The Amazing Colossal Man (1957)
Masking techniques make for some interesting scenes in this sci-fi movie but the film is mostly about the tragedy of the man who is afflicted with this radioactive gigantism. Growing to such a size his heart can‘t pump blood to his brain fast enough and he goes insane. Scientists try to give him a drug to stop his growth but he takes the giant needle and impales the scientist – a shocking scene in the 1950‘s! Then, he grabs his girlfriend and tramples through Las Vegas, knocking over a few signs and throwing cars. He is cornered at Boulder Dam. They shoot him down and you think he is dead, until one year later…. War of the Colossal Beast.
The Cyclops (1957)
Susan Winter (Gloria Talbot) looks for her fiancé, Bruce, a pilot of a small plane that went down in the countryside of Mexico. She forms a search party and they land in the uncharted area finding rich deposits of Uranium. Marty (Lon Chaney Jr.) wants to cash in on the find, but scientist, Russ, (James Craig) warns that the radioactivity is too high and could possibly have irreversible effects. As they search for Bruce, they run into several giant animals. Then, they are chased and locked in a cave by a mutant 25 ft man, with a twisted, “melted cheese” face and only one eye. The man grunts aggressively at them until he sees Susan. Could this mutant man be Bruce? This film has many similarities to ‘War of the Colossal Beast‘. In the end The Cyclops attempts to stop the search party from taking off and is stabbed in the eye by one of the men with a tree branch. The only reason I would pick this over, The Amazing Colossal Man or War of the Colossal Beast is because the acting is a notch better and the characters are more defined.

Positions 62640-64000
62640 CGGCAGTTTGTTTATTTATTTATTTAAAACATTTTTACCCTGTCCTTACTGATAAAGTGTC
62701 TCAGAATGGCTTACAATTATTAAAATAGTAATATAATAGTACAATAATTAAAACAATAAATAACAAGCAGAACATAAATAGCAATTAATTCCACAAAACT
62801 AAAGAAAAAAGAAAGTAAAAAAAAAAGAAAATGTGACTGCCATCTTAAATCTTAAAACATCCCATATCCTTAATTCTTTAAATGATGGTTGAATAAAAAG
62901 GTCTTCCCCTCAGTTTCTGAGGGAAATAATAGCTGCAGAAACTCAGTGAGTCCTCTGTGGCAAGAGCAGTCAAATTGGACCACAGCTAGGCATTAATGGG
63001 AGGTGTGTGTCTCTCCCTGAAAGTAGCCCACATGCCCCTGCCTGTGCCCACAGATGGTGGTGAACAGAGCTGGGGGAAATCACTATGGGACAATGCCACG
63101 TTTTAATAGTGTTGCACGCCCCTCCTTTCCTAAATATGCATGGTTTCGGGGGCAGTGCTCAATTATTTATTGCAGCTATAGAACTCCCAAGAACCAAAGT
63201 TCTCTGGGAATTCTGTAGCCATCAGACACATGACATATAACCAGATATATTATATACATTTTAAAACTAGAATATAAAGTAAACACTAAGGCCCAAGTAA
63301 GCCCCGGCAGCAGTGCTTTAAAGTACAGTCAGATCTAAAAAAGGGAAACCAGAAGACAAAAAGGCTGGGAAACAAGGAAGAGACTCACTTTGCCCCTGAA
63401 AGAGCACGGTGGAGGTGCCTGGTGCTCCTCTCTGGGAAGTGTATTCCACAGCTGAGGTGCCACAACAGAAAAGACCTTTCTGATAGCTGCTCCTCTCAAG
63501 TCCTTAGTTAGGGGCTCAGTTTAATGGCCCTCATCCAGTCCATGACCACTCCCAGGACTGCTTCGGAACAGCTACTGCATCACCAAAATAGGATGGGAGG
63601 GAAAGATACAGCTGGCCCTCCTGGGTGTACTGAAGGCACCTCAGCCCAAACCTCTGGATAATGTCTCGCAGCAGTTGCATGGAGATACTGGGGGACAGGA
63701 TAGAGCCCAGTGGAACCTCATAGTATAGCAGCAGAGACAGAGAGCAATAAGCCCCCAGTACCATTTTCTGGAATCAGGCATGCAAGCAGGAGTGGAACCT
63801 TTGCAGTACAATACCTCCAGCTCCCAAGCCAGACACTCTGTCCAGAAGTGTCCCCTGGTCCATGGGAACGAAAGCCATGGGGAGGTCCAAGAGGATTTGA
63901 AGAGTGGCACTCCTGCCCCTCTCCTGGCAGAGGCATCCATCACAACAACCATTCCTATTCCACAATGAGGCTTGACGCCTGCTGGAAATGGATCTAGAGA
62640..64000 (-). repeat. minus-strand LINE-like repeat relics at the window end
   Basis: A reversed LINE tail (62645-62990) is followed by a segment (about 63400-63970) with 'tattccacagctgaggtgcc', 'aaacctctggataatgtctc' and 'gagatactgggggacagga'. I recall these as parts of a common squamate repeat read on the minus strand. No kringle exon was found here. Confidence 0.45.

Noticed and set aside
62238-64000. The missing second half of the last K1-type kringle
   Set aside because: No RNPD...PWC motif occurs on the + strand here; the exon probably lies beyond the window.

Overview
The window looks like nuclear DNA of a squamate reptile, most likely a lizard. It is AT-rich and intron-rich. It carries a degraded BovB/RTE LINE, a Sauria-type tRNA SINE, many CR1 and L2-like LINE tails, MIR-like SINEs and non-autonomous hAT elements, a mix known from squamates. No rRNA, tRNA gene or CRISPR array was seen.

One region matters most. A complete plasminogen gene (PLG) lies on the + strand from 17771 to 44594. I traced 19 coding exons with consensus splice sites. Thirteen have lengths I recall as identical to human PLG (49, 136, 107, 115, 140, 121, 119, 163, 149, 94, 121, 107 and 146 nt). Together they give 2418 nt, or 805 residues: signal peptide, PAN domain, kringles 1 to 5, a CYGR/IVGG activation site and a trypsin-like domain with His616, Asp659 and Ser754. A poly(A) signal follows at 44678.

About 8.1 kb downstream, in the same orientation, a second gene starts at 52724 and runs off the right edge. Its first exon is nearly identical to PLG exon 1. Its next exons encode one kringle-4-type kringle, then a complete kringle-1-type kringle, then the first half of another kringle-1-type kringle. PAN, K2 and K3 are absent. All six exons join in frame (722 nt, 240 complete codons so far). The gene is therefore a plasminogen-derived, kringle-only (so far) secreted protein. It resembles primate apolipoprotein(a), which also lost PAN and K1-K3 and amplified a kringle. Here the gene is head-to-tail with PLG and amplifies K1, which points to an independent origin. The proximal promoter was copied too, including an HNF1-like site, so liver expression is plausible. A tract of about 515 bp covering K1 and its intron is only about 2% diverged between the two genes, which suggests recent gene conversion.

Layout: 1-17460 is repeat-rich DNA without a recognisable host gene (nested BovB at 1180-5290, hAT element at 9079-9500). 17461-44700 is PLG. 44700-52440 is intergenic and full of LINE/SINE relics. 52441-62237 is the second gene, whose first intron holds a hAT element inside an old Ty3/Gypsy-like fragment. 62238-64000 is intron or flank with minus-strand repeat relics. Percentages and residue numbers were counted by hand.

The 1960’s had a few giant films worth mentioning, too:
The Beast of Yucca Flats (1961)
Ex-wrestler, Tor Johnson, plays a Russian scientist defecting from his country. He accidentally runs into the nuclear test area at Yucca Flats. Barely a giant movie, because Tor was so big, I guess the filmmakers didn’t think they needed any effects to make him look like a giant – he just looks like the big guy that he is. The film is famous for the wacky narration by an unseen narrator speaking through much of the film. Lines like – “nothing bothers some people, not even flying saucers” and “touch a button, things happen, a scientist becomes a beast.” and my favorite, “flag on the moon, how did it get there?” – make the film worth seeing for its (unintentional) comedic aspects. Perhaps, a worse film than, Plan 9…?
Village of the Giants (1965)
A bunch of party-hungry teenagers become giants and take over a small town. No more adult rules in this town, daddy-o! It’s a fun spirited, drive-in flick. Ron Howard stars as a young boy, a prodigy scientist who accidently creates the goop that makes living things Giant. The film is famous for its psychadelic, slo-mo dance party- a flight of teenage abandonment -watched with horror by the adult town folk. (talk about some bad dancing!)
Frankenstein Conquers the World (1965)
A giant Frankenstein monster battles dino’s and rips up Japan in this Ishiro Honda classic. This is one of my fave Toho films, so I will do a more in-depth review at a later date.
bar-b-que human on a spigot, anyone?
No, the clothes don’t become big with the giant.
Aunt Bea says I can’t play with my chemistry set no more
am I in heaven?
this band has a huge following